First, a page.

Your Primary Relationship

By

Your Primary Relationship
The relationship you have with everyone else is based on your relationship with you.

Most of us put a lot of emphasis on our relationships: family, friends and significant others. But, did you know that the relationship you have with everyone else is based on your relationship with you? That’s right, the closer you get to other people, the more you treat them the way you treat yourself. That makes your relationship with you your primary relationship.

 

Growing up in less than perfect families, most of us have learned dysfunctional relating to some degree. We treat ourselves as we were treated within the family, in school, in church, and by peers. We relate to ourselves as we learned to relate to the people around us. For example, if someone had frightening emotional explosions, and my whole family was afraid, then I am liable to be afraid of my own feelings today. In this way, the atmosphere of early childhood is carried forward into adult life.

The key to solving the problem lies in creating a functional system. I believe that healing begins within the self.

 

The first step is to correct our internal dysfunction; to learn to deal with ourselves directly and honestly, face our internal truth. The human mind is very beautiful, very complex—nothing short of a miracle. Our thinking is so complex, that it is possible to have several “voices” inside, each holding different opinions simultaneously!

Most of the clients who come to me have a virtual battle going on inside. Blaming, defending, making excuses, resisting, are all going on at once within a single person's mind. All of these “voices”, these varying levels of thought and opinion, must be sorted out. They each need to be heard individually—so you can find out what the fight is about. Then you can act as a mediator for them, getting each “voice” to be a part of the whole, so that all your varying opinions of what must be done are working together. If your internal struggle is too intense as a result of abuse or addiction you may need the help of a therapist or a support group to work through it.

 

As you do this, you'll recognize the source of some of the “voices.” Example—“Oh yeah, that's my Mom, criticizing everything I do, never satisfied. Wow, I didn't realize I was doing that to myself! She's been dead 10 years!” Understanding that the running commentary in your head is not actually your Mom, just your learned imitation of her, is very important.

Once you realize the source, the “voice” needs to be corrected. It's necessary to have a self—examining voice, it will keep you growing and learning. However, the voice doesn't need to be hostile, demanding, or relentless. It can be kind, encouraging and supportive. For example: “I did a good job at work today. I'm getting better and better at sales. When I talk to Joe next time, though, I'm going to be a little more low key, ask him about his family, I think I overwhelmed him by coming on too strong.” Keep Reading...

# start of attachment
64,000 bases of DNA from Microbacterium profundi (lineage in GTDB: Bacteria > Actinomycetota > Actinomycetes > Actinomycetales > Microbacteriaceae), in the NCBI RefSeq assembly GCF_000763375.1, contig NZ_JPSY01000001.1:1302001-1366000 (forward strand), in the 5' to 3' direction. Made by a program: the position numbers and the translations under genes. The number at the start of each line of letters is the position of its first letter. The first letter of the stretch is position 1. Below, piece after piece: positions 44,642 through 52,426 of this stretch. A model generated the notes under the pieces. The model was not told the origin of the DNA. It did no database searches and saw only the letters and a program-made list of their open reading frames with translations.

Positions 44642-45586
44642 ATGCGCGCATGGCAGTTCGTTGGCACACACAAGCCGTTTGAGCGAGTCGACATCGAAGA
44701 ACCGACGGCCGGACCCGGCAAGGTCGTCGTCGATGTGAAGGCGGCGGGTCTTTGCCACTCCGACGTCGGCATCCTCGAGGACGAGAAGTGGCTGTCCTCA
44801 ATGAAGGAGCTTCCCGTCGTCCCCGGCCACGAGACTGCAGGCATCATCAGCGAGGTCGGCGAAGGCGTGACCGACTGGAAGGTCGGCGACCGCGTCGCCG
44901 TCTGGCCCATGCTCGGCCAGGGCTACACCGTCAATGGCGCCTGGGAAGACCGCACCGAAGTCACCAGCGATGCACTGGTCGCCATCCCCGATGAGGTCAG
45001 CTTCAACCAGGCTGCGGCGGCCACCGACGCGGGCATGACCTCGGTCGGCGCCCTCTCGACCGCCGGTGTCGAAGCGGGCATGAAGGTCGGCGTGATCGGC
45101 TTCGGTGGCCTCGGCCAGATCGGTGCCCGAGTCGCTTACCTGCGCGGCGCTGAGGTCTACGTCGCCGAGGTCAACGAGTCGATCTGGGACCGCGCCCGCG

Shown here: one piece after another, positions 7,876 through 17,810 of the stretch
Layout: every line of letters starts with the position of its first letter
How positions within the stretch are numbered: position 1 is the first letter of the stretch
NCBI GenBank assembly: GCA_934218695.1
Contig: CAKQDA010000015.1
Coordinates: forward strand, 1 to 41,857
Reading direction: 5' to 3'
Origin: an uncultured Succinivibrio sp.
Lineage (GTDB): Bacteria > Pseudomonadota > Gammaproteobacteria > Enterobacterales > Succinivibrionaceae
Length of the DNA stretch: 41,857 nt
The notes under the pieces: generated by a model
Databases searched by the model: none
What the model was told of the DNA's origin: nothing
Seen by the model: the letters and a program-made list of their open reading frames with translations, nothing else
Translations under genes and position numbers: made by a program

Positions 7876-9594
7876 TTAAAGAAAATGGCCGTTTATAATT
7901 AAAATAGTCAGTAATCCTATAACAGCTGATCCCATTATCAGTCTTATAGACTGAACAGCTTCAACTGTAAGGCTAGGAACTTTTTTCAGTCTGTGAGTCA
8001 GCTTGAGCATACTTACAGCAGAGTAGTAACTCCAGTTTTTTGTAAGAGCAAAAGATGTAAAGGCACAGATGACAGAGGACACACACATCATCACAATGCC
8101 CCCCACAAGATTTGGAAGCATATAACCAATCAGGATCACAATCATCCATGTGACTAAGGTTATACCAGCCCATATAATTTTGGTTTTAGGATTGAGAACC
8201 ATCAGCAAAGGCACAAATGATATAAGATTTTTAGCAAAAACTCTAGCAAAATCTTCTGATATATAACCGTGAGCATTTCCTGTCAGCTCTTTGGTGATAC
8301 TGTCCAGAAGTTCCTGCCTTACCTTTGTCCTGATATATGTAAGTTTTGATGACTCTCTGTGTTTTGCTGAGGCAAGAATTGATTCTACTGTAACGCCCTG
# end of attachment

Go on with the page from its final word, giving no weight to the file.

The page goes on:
More love advice from YourTango

This article was originally published at . Reprinted with permission from the author.
Article contributed by
Advanced Member

Dr. Tina Tessina

Author

Tina B. Tessina, Ph.D.
http://www.tinatessina.com
tina@tinatessina.com
562-438-8077
Dr. Romance Blog: http://drromance.typepad.com/dr_romance_blog/
http://www.twitter.com/tinatessina
http://www.facebook.com/#!/DrRomanceBlog
Amazon author page http://amzn.to/rar7RC
 

Location: Long Beach, CA
Credentials: LMFT, MFT, PhD
Other Articles/News by Dr. Tina Tessina:

Dear Dr. Romance: I'm Nothing Normal

By

Dear Dr. Romance: Thank you for your free articles, you have a lot of good stuff in there. A couple of the girls at work and I read your articles and get a good laugh. You're giving advice assuming that our lives are what YOU consider normal. You have a good job, make good money, live in a nice house, wear nice clothes, probably have good make-up, have ... Read more

Debunking Myths About Dating

By

I'm updating my book The Unofficial Guide to Dating Again. The new version will be called Dr. Romance's Guide to Dating in the Digital Age. The following article is excerpted from the new book (edited). A lot of the problems that come up in Dating Again are generated by social expectations, (how other people think you should behave or things ... Read more

Who Are You Really Rescuing?

By

Dear Dr. Romance: I read your article about rescuing: Avoiding the Drama Triangle. I have been rescuing my mother from the big, bad wolf, my father. He would beat my mother, me and my sister. I decided to rescue her. She let me rescue her from her second husband, when she needed money, favors, grocery shopping and now health problems. As I ... Read more

See More

GET MORE ARTICLES LIKE THIS IN YOUR INBOX!

Sign up for our daily email and get the stories everyone is talking about.

Ask The Experts

Have a dating or relationship question?
Visit Ask YourTango and let our experts and community answer.

FROM AROUND THE WEB